Investing 24-04-2024 00:18 7 Views

Ted Cruz spotted the Trump-National Enquirer alliance in 2016

Eight years ago this month, Sen. Ted Cruz (Tex.) was in the waning days of his bid for the Republican presidential nomination, watching Donald Trump scoop up increasing shares of delegates on his way to becoming the presumptive nominee. At the convention that summer, Cruz earned boos for his non-endorsement of Trump — but by October was dutifully phone-banking on behalf of his erstwhile opponent. Then Trump became president and the party collapsed into line behind him, Cruz included.

This outcome would have been hard to predict in April 2016. Not only had Trump dubbed Cruz “Lyin’ Ted” — a nickname downstream from Trump’s effort to undercut his loss in the Iowa elections — but the fight between the two had been particularly nasty as the field narrowed and Cruz stuck around.

In mid-April 2016, the National Enquirer published a story alleging that Cruz’s father, Rafael, had been working with Lee Harvey Oswald in the days before Oswald assassinated President John F. Kennedy. This was a ridiculous claim, one Cruz brushed off. (“Yes,” he said at an event in Indiana, “my dad killed JFK, he is secretly Elvis, and Jimmy Hoffa is buried in his backyard.”) But Trump seized on it the following month after Rafael Cruz attacked him.

Cruz’s “father, you know, was with Lee Harvey Oswald prior to Oswald’s, you know, being shot,” he said in an interview on Fox News’s “Fox & Friends,” mixing up the details a bit. “What was he doing with Lee Harvey Oswald, shortly before the death?” he added. “Before the shooting? It’s horrible.”

That story, it turns out, ran with the blessing of Michael Cohen, Trump’s attorney-slash-fixer. That detail emerged as former National Enquirer publisher David Pecker testified in Trump’s criminal trial in Manhattan. Pecker met with Cohen and Trump in August 2015, he testified, agreeing to aid Trump’s campaign by running useful stories and killing problematic ones (like the one at the heart of the criminal indictment against Trump). The Cruz-JFK story was one product of that agreement.

Cohen would at times pitch stories, Pecker testified, and the magazine would share stories before they ran to get Cohen’s thoughts. Pecker insisted that he didn’t work with Trump on the stories; whether Trump was apprised of the stories by Cohen can be evaluated based on other evidence.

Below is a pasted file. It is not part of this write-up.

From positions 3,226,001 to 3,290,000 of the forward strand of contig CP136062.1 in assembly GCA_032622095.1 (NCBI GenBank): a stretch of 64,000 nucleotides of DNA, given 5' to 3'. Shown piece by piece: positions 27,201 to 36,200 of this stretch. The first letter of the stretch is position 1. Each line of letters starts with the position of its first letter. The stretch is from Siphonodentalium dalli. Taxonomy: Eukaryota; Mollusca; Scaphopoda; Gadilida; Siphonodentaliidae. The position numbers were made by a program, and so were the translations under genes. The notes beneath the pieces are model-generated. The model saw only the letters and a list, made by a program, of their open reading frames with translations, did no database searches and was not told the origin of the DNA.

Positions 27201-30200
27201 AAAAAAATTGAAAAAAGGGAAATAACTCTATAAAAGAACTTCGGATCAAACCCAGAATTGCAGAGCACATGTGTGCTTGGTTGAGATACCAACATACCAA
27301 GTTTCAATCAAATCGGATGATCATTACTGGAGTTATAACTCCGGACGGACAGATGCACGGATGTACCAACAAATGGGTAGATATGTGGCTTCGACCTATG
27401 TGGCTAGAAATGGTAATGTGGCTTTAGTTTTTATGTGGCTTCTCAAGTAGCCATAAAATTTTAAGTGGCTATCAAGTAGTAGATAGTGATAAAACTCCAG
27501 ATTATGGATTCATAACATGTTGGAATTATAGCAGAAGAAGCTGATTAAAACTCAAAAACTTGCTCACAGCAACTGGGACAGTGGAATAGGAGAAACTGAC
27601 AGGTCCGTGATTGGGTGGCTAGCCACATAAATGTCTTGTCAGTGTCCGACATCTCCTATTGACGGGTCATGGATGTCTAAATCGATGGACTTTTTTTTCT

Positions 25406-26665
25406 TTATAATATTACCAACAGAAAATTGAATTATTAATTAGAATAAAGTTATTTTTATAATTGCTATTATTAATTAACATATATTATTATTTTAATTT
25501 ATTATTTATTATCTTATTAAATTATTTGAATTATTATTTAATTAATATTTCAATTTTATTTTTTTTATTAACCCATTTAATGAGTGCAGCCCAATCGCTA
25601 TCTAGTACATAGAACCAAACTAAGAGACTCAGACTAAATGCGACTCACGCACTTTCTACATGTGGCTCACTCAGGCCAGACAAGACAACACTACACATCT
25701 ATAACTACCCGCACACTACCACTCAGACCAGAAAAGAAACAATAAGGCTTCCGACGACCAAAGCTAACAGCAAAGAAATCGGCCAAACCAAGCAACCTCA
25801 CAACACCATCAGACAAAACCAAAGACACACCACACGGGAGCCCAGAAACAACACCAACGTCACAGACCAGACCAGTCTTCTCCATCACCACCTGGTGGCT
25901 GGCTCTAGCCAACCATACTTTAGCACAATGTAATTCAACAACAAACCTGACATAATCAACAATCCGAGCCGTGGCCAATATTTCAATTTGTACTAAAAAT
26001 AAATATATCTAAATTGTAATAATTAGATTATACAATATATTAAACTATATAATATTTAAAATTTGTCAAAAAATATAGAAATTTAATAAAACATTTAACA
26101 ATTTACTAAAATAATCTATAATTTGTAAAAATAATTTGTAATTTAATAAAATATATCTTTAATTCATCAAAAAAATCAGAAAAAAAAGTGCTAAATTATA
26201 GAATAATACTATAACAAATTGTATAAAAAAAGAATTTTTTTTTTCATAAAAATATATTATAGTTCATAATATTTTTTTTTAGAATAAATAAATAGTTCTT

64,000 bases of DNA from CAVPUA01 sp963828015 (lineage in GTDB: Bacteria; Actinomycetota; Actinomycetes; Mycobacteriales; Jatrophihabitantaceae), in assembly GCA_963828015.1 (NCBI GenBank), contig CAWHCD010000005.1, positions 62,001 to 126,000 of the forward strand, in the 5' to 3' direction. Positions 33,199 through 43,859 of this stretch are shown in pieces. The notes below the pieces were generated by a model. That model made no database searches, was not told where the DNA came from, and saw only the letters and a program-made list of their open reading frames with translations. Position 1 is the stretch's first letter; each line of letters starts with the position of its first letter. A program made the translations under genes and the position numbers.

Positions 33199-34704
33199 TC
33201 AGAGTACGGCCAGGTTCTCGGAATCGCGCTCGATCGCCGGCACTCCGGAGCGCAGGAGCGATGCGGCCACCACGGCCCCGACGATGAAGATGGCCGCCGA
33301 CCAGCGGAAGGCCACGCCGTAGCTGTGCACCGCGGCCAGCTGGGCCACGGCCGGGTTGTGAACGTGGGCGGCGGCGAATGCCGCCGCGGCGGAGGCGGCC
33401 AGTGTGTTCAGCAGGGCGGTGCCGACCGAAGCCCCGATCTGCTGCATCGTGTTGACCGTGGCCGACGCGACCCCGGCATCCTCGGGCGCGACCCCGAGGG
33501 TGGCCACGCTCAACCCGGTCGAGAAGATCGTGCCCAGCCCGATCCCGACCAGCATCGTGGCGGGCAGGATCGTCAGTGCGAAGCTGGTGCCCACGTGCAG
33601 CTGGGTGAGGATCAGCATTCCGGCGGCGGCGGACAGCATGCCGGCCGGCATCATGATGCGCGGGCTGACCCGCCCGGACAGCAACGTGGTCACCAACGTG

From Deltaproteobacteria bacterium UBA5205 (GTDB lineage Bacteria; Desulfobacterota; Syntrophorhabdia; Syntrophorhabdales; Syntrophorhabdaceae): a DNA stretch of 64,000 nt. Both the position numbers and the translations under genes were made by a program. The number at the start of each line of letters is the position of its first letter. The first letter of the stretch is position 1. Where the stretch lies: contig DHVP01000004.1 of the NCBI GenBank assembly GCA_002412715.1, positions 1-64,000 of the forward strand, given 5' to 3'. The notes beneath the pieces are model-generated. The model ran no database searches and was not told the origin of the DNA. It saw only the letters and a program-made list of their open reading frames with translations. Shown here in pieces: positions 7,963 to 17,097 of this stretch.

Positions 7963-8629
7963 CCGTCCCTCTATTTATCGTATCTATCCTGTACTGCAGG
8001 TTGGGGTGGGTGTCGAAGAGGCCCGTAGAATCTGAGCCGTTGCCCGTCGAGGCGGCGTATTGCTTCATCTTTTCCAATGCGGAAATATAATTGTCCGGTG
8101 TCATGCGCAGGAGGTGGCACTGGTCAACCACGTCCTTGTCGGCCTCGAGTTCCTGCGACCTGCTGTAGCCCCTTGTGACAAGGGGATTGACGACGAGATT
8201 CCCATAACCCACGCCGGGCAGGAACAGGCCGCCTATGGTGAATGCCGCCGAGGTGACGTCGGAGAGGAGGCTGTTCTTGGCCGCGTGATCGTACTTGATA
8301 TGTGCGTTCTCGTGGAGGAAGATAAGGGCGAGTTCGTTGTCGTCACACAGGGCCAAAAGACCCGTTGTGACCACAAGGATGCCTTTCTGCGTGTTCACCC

That story was the most memorable targeting Cruz. But another story, published in March 2016, was far dirtier.

“TED CRUZ SEX SCANDAL — 5 SECRET MISTRESSES” the front page of the Enquirer trumpeted. Inside, a story alleging that Cruz had been unfaithful to his wife, with alleged paramours described in broad strokes. On a CNN panel, a Trump ally accused another participant of being one of the five. She denied it categorically — since it was invented from whole cloth.

That was Cruz’s response.

“The CEO of the National Enquirer is an individual named David Pecker,” Cruz said at a campaign event. “Well, David is good friends with Donald Trump. In fact, the National Enquirer has endorsed Donald Trump, has said he must be president.” The senator lamented that his young daughters would someday “read these lies, these attacks that Donald and his henchmen, that his buddies at the National Enquirer spread” about their father.

Cruz was slightly off the mark, identifying Trump aide Roger Stone and not Cohen as the source of the story. Stone, he said, “had for months been foreshadowing that this attack was coming.” Perhaps that was a function of the story being open knowledge among Trump’s inner circle.

But otherwise, Cruz was right. Trump’s denial at the time aged less well.

“I did not know about it, and have not, as yet, read it,” Trump claimed. “Likewise, I have nothing to do with the National Enquirer and unlike Lyin’ Ted Cruz I do not surround myself with political hacks and henchman and then pretend total innocence.” He noted that the Enquirer had, in years past, occasionally broken real stories — unsubtly suggesting that this might be another such occurrence.

From the witness stand, Pecker identified other stories targeting Trump’s primary opponents in that cycle: one about neurosurgeon Ben Carson — that the doctor essentially admitted — and one making a similar claim about an alleged extramarital dalliance by Sen. Marco Rubio (R-Fla.).

It’s telling that the stories identified by Pecker as having been coordinated with Cohen to undermine Trump’s opponents centered on extramarital affairs. Trump’s defenders have argued that the story that is the centerpiece of the Manhattan indictment — involving Trump’s alleged interaction with adult-film actress Stormy Daniels — was buried by Cohen (after being tipped off by Pecker) as a matter of course, and not because of the campaign. Pecker, though, testified that his agreement with Cohen and Trump in August 2015 was specifically centered on the campaign. That stories about extramarital affairs were seen as ways to damage Trump’s opponents politically indicates an understanding that the Daniels story was similarly damaging.

Pecker’s testimony also theoretically provided Ted Cruz an opportunity to take an eight-year-delayed victory lap: His assessment of the involvement of Trump’s allies with the “mistresses” story was on the mark.

Unfortunately for the senator, he’s now too closely allied with Trump to actually take that victory lap. Politics, like love, is a complicated thing.

This post appeared first on The Washington Post
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